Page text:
Way back in August 2014 – I can’t believe that much time has passed! – I had the great pleasure of featuring author Anne Allen and her lovely Guernsey novels. At the time, there were two already out, Dangerous Waters and Finding Mother, and Guernsey Retreat was just being made available. There’s now a fourth, The Family Divided – published in June of last year – and a fifth hopefully on its way in the summer. I really enjoy Anne’s writing, and I’ve promised to catch up on the others as soon as I can, but hope you’ll forgive me for featuring again – for all my new followers – my reviews of Dangerous Waters and Finding Mother.
It was the synopsis of Dangerous Waters that first attracted me to Anne’s books – I’d never been to Guernsey (and, to my shame, still haven’t!), enjoy a bit of vicarious travelling, and I liked the idea of a contemporary romance with a touch of mystery, along with some Second World War secrets.
It proved to be a thoroughly lovely read. Jeanne returns to Guernsey after a long absence to tie up the affairs of her grandmother: she has tragic memories of an accident at sea when she lost her parents, and the flashbacks still haunt her. She decides to stay in Guernsey, to take some time to rebuild her life after the end of a relationship, and starts to renovate the cottage she’s inherited. While doing so, she finds a series of letters revealing wartime secrets, and the story becomes a fascinating exploration of events that happened to ordinary people during the German occupation. The whole book balances superbly the secrets of the past with a present day thread which encompasses an unfolding romance and a gripping story. The author captures the beauty of Guernsey in her every description, and plainly knows it well.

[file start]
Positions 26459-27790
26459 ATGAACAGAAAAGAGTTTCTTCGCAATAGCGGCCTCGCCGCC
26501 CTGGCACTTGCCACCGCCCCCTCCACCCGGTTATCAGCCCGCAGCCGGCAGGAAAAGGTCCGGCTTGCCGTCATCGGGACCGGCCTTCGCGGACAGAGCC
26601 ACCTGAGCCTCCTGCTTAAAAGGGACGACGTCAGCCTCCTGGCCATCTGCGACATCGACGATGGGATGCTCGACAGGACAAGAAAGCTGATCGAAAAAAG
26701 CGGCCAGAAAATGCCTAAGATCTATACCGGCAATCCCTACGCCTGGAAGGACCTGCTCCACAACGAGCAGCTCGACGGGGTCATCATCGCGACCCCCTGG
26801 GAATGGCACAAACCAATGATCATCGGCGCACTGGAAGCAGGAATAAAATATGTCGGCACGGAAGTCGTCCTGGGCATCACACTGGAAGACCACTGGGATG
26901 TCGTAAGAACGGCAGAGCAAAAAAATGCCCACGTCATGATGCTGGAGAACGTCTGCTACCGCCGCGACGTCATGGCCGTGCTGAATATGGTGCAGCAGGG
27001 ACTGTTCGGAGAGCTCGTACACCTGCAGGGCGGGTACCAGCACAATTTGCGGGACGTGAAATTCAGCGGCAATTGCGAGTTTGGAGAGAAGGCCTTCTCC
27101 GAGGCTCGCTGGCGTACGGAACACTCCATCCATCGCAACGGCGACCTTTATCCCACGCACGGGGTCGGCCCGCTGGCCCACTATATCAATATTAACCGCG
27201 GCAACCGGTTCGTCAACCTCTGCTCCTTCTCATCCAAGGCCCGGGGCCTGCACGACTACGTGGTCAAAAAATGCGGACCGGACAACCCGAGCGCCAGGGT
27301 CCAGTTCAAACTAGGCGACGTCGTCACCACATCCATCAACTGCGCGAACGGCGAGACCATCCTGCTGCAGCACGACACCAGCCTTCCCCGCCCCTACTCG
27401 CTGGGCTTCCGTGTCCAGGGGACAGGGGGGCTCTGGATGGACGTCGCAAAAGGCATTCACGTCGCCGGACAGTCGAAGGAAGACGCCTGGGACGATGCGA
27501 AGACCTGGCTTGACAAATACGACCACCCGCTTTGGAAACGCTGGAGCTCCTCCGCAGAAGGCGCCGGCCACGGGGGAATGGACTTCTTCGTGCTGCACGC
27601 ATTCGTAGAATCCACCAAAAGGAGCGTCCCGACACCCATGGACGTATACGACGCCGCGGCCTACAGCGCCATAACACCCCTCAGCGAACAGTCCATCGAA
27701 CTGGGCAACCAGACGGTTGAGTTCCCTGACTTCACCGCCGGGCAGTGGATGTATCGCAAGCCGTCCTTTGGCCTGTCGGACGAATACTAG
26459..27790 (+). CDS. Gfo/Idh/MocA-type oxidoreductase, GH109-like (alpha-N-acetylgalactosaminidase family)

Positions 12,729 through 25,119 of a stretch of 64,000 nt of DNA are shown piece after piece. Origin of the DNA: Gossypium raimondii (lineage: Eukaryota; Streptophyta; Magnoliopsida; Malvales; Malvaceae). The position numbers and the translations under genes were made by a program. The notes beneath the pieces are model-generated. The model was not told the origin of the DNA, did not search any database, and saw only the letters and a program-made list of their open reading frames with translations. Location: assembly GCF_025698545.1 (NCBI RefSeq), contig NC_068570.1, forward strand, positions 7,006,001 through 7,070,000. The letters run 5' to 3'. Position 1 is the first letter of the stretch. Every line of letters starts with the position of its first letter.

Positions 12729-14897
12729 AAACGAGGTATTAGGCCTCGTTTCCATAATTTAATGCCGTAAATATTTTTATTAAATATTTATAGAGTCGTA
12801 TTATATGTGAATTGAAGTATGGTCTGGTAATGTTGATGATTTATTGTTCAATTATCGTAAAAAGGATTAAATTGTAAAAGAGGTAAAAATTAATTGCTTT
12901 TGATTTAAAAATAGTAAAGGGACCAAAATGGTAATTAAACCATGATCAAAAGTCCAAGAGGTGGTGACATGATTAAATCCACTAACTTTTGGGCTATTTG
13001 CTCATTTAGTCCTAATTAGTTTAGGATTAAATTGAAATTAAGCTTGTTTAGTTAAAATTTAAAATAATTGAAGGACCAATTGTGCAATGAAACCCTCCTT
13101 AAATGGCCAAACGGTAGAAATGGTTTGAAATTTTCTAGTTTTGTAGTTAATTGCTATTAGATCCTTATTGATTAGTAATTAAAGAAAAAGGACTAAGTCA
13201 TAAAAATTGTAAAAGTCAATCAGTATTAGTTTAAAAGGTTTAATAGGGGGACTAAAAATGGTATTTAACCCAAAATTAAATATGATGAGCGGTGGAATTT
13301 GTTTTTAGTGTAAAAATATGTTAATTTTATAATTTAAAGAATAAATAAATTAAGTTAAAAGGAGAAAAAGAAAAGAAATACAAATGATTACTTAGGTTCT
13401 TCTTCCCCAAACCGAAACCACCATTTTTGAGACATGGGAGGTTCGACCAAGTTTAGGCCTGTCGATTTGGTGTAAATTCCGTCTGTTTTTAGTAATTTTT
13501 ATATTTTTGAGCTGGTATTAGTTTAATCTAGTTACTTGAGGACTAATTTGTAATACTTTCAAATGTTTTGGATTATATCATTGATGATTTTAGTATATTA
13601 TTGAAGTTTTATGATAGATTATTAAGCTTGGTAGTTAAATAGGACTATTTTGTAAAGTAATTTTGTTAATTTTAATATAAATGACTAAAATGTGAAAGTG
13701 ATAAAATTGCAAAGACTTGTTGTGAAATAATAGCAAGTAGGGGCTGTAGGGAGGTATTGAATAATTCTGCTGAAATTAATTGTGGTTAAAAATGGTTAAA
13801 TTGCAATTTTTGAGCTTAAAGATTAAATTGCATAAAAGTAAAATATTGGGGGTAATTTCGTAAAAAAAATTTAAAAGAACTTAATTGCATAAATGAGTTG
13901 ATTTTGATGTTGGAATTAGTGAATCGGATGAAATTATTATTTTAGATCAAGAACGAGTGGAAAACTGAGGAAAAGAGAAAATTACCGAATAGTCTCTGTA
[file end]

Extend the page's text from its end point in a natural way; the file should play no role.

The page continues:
I really enjoyed it, and was just delighted when Anne offered me a review copy of her second novel, Finding Mother. In this one, Nicole walks away from her cheating husband and decides the time is right to find out who she really is – adopted at birth, she decides to try and find her birth mother, and the search takes her to Guernsey. The story that unfolds spans three generations of women, with their stories of love, loss and some of the most difficult decisions possible. The characters are really well drawn – particularly the three women at the centre of the story – and the book is perfectly paced, dealing with some challenging issues but never becoming anything other than a thoroughly enjoyable read.
And, as with Dangerous Waters, this book has a very strong sense of place – the same vivid Guernsey settings, along with some scenes in Herm (which sounds quite beautiful – when I visit, it’ll have to be a day trip…!). One lovely touch is that Nicole is brought together at one point with the main characters from the first book – Finding Mother would be perfectly readable as a stand-alone, but there’s something rather good about finding out what happened next to characters whose company you’ve so enjoyed.
When Guernsey Retreat was published, I ran a lovely interview with Anne – you can read it again here. But this time, I have something a little different – an interview with Hélène from Finding Mother…